Thursday, April 26, 2012

Professionalism: It Starts at the Top

I was in Dallas recently for a PRSA Board of Directors meeting where we spent two days planning for and discussing ways in which to ensure our members benefit tangibly from their association with the largest organization in the world representing the public relations profession.

My students in the undergraduate Communication program at Curry Collegeespecially those in the Public Relations Concentration…hear my views on professionalism daily. My graduate students in the Organizational and Professional Communication area at Regis College get the message roughly every other week…for four hours at a time!

I believe that public relations is populated with people who are committed to ethical, high-quality service to clients or employees.

I hope that my own actions personify that belief…teaching by showing!

Back to Dallas.

Our hosts for the weekend, The Richards Group, were phenomenal. Short of my own experience in Hawaii with the Blood Bank of Hawaii, where I headed the organization’s communications activities, this was one of the most uplifting experiences I’ve encountered in quite some time.

It started with agency founder and chief cheerleader, Stan Richards.

Stan obviously…no two ways about it…lives and breathes a deep commitment to encouraging his employees to succeed.

He actually, in the middle of what had to be a typically busy Friday, had an “all hands on deck” meeting so that he could introduce us, the PRSA Board of Directors, to the 600-plus members of his “extended family” of employees…and them to us!!

The experience was, in a word, amazing.

It was obvious that these folks…every single man and woman, junior and senior professional…was proud to be a part of this remarkably successful organization.

And I believe that commitment is a direct result of Stan’s belief in the inherent ability of anyone to succeed if given the opportunity.

That’s the “takeaway” from this experience…the key to success. If you want people…your employees or your co-workers…to succeed…to demonstrate their capabilities as professionals…empower them to do just that.

Trust them to contribute 110% of their energy, enthusiasm, and talent to the task at hand.

Allow them to stretch themselves…to test the limits of their abilities and capabilities.

Encourage them to reach for the stars…to set high goals, to have high expectations for their efforts, and to believe in their ability to work miracles.

I’m sure not everyone will agree with me on this, but I truly do believe in the basic ability of anyone to accomplish great things.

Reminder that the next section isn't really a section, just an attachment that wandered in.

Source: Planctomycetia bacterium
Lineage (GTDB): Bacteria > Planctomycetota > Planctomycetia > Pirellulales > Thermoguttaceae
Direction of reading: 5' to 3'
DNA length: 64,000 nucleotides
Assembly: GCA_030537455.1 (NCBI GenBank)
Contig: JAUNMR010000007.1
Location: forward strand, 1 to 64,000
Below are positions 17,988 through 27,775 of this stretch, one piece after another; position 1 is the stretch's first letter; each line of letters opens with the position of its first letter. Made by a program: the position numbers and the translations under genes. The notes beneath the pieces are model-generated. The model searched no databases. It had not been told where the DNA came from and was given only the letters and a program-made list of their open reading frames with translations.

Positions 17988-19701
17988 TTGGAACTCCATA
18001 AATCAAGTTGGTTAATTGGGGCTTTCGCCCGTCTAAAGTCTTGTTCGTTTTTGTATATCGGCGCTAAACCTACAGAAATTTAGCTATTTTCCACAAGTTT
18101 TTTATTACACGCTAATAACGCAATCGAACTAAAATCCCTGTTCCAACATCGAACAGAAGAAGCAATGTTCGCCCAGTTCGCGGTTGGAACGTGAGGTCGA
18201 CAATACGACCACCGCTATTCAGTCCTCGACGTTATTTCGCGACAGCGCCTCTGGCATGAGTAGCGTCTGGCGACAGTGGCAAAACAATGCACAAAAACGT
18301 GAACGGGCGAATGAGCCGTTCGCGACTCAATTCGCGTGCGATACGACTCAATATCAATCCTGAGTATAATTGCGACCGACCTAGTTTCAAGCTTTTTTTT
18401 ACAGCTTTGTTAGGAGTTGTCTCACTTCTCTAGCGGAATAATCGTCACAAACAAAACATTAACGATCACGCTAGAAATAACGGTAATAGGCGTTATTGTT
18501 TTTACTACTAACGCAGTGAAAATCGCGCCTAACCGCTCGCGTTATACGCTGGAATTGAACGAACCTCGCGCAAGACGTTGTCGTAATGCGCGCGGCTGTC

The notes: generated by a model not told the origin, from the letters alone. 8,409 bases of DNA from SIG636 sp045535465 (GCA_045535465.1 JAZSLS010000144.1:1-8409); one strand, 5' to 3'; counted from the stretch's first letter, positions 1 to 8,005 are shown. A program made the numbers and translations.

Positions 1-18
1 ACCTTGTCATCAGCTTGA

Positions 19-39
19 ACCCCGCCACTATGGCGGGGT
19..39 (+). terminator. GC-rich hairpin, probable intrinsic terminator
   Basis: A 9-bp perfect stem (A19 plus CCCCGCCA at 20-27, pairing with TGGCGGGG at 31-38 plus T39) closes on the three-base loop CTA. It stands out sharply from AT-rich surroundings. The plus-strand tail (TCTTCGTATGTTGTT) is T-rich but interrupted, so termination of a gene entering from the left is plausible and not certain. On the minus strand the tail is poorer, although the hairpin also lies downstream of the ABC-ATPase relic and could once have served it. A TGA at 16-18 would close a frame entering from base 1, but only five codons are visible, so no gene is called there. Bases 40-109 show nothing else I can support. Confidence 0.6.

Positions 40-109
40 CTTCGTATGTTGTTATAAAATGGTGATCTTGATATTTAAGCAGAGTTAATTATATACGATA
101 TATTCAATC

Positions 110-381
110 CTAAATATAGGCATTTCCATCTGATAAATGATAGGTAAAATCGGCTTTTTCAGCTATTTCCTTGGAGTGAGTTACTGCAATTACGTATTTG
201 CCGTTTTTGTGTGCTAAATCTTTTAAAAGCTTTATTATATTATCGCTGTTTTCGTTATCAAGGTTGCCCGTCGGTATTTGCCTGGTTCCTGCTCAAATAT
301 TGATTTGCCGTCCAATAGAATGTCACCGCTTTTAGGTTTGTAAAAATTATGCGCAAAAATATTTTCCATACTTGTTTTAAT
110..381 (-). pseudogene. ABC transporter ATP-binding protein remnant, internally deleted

This doesn’t mean that anyone will be able to replicate Michaelangelo’s “David.” Nor is there likely to be another “Mona Lisa” by a genius named “da Vinci.”

But greatness isn’t always a factor of being able to produce one-of-a-kind masterpieces. Sometimes it’s more about the ability to encourage and inspire others to pursue greatness.

That’s where the magic of leadership comes in. Great leaders inspire others to do great things. They show others, through action and example, how to push their own limits and accomplish things that they normally would not believe possible…and do them very, very well.

And that’s what “professionalism” is all about…doing things very, very well.

And that’s what “leadership” is all about…inspiring others to exceed their wildest dreams.

It starts at the top.

"The final test of a leader is that he leaves behind him in other men the conviction and the will to carry on...The genius of a good leader is to leave behind him a situation which common sense, without the grace of genius, can deal with successfully." - Walter Lippmann, "Roosevelt Has Gone" [April 14, 1945]

Saturday, April 14, 2012

Your Career and You: "Communication...Write Right"

I’m returning to a topic that I seem to be addressing more and more often…writing.

I just read a piece by a blogger who claims to be a PR professional as well.

He was holding forth with “expert” observation on how we public relations professionals should be communicating with him as an “online resource” for getting publicity for clients or employers.

I quit reading after the first couple of paragraphs.

Got tired of seeing misspelled words, improper punctuation, and just generally sloppy writing.

My students at Curry College, where I head the Communication Department’s undergraduate Public Relations Concentration and teach most of the PR courses, have heard my opinions on the need to write well.